Wednesday, October 22, 2014
Inquirer Daily News

May I dance with your liver? (Flash mob: Friday, 1:30 p.m., LOVE Park.)

Telling people they should get tested for hepatitis C just isn't sexy enough. Maybe a dancing flash mob (cute liver!) in Philadelphia will help.

May I dance with your liver? (Flash mob: Friday, 1:30 p.m., LOVE Park.)

Some dancers and a big liver ought to liven things up.
Some dancers and a big liver ought to liven things up.

What do you know about hepatitis C?

Did you know that it is the most common bloodborne infection in the United States? That it is five times more common than HIV, yet has a fraction of the government funding for prevention, care and research? That it is often called a silent killer, because infected people can live without symptoms of the virus for as long as two decades before showing signs of liver disease like cirrhosis or liver cancer? Did you also know that 50% to 75% of people living with hepatitis C don’t even know they are infected? Or that, because hepatitis C often goes undiagnosed until significant liver damage has been done, it now kills more people a year in the United States than HIV?

As a clinician whose work focuses on hepatitis C, I see its impact every day. But how do I get the average Philadelphian to pay attention? With World Hepatitis Day on July 28th quickly approaching, I felt I needed a new strategy. So, I did what everyone else with a computer does when they don’t know the answer – I Googled it. And among the things I found is a different, but increasingly effective way to draw the public’s attention to this difficult issue: a dancing flash mob (for other Australian videos of a dancing liver, click here; he's cute!).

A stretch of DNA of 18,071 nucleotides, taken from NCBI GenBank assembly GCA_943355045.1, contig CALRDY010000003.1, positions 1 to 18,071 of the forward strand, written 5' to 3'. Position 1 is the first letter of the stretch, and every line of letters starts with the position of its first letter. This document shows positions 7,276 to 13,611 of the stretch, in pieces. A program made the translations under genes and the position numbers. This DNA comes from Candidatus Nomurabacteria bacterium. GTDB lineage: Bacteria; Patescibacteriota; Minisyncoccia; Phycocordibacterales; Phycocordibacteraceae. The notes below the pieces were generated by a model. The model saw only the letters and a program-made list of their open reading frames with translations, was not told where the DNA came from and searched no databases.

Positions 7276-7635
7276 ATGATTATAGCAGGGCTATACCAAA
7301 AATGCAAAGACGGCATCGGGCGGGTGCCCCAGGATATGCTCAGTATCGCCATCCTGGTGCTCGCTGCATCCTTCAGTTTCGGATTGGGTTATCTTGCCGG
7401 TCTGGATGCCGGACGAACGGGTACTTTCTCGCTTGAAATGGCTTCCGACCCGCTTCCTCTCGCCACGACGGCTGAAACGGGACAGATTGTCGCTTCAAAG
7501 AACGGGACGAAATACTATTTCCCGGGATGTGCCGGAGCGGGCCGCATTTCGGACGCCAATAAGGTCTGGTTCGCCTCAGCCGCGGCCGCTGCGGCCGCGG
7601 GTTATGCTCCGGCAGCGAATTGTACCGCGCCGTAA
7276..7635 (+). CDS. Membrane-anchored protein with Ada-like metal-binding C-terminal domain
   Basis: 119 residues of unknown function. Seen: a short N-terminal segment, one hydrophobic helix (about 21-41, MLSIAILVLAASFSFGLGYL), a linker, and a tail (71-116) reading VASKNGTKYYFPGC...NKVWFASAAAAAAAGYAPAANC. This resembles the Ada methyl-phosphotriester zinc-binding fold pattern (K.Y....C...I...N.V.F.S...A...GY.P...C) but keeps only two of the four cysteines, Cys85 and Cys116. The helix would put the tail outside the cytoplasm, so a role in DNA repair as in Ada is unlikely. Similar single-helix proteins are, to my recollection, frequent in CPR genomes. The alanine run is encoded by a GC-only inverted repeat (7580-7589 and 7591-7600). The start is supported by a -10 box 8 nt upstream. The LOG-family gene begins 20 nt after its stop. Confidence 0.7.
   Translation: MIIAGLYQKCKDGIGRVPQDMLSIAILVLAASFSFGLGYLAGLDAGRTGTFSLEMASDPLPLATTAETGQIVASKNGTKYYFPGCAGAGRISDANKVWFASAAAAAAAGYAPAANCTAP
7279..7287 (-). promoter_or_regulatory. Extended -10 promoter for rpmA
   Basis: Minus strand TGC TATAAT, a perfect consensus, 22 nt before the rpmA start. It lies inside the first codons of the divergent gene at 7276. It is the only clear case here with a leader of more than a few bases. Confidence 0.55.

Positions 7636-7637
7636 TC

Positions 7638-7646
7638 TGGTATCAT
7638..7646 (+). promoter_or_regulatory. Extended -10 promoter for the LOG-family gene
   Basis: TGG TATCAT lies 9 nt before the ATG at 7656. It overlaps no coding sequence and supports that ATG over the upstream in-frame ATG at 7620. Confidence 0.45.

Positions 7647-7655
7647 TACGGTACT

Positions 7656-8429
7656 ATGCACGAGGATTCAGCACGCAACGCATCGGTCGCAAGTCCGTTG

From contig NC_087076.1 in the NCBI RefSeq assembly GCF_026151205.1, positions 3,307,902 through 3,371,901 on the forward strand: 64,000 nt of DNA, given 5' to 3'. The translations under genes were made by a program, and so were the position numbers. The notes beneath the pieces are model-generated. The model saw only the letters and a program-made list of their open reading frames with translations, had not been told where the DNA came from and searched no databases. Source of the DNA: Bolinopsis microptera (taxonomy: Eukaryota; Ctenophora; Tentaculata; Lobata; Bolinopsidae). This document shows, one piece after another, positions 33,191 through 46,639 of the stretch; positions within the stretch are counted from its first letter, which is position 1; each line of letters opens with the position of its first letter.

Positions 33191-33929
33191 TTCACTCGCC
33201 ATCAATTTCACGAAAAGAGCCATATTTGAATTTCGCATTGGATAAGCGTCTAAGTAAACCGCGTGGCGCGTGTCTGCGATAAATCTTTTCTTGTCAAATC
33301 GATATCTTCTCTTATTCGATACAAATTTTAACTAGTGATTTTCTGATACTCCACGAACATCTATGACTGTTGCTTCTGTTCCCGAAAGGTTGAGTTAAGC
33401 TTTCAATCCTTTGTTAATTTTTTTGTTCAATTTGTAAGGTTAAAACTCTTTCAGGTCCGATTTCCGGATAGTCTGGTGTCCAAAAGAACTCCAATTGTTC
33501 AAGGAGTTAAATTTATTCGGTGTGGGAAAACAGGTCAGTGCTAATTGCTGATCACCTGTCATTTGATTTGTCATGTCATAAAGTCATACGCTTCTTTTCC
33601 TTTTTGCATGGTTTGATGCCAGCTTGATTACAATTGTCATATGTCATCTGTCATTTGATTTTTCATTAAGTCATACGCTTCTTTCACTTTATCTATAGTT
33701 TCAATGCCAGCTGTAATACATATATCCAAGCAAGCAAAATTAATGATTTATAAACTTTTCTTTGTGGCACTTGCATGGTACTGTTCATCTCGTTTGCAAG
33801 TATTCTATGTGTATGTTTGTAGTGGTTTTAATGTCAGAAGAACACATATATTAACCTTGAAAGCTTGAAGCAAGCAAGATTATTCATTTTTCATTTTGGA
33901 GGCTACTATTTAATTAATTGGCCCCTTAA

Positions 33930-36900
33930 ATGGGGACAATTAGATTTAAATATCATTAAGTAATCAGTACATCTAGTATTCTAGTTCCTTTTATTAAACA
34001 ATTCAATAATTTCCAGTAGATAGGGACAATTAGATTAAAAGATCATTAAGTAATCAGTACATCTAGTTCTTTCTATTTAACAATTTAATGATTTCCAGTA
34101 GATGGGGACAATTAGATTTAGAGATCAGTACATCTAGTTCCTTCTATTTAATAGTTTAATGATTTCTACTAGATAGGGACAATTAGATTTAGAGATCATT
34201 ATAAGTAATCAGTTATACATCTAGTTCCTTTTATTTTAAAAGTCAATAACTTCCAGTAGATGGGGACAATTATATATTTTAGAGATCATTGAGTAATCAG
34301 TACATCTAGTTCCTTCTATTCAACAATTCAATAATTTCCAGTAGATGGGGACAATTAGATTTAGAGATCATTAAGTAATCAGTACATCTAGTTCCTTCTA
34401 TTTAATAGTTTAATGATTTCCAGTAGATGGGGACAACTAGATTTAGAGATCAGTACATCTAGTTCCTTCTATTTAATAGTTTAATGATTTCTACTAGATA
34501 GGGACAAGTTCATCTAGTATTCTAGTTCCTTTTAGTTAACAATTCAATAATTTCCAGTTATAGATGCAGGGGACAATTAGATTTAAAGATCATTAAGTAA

So, along with my colleagues at HepCAP (Hepatitis C Allies of Philadelphia), I have become obsessed with creating a Philadelphia version of this fun event 1:30 p.m. Friday at LOVE Park, 16th Street and J.F.K. Boulevard to raise awareness about hepatitis C. (Click here for an update: It was a success!) But you may still wonder: Why should I care about World Hepatitis Day, let alone come out to Love Park and dance with a large liver mascot? Because this is the only time in your life that you are likely to see a human-sized dancing liver mascot, or even have the opportunity to dance with one.

Dancing livers aside, the grim statistics should also push you to learn more. Even if you don’t know anyone affected by hepatitis, you probably know many Baby Boomers, who make up the vast majority of people living with hepatitis C. Although people born between 1945 and 1965 make up a about a quarter of the U.S. population, they account for about 75% of all hepatitis C (HCV) infections and 73% of HCV-associated deaths, and are at greatest risk for liver cancer and other HCV-related liver disease. The U.S. Centers for Disease Control and Prevention (CDC) and the U.S. Preventive Services Task Force (USPSTF), an independent advisory panel of experts, recognize the urgency of increasing the number of Baby Boomers aware of their hepatitis C status and recommend that all everyone – e v e r y o n e – born between 1945 and 1965 be tested once in their lifetime. People who report hepatitis C risk factors, like a blood transfusion before 1992, injection drug use, or getting a tattoo in an unlicensed setting should also be screened.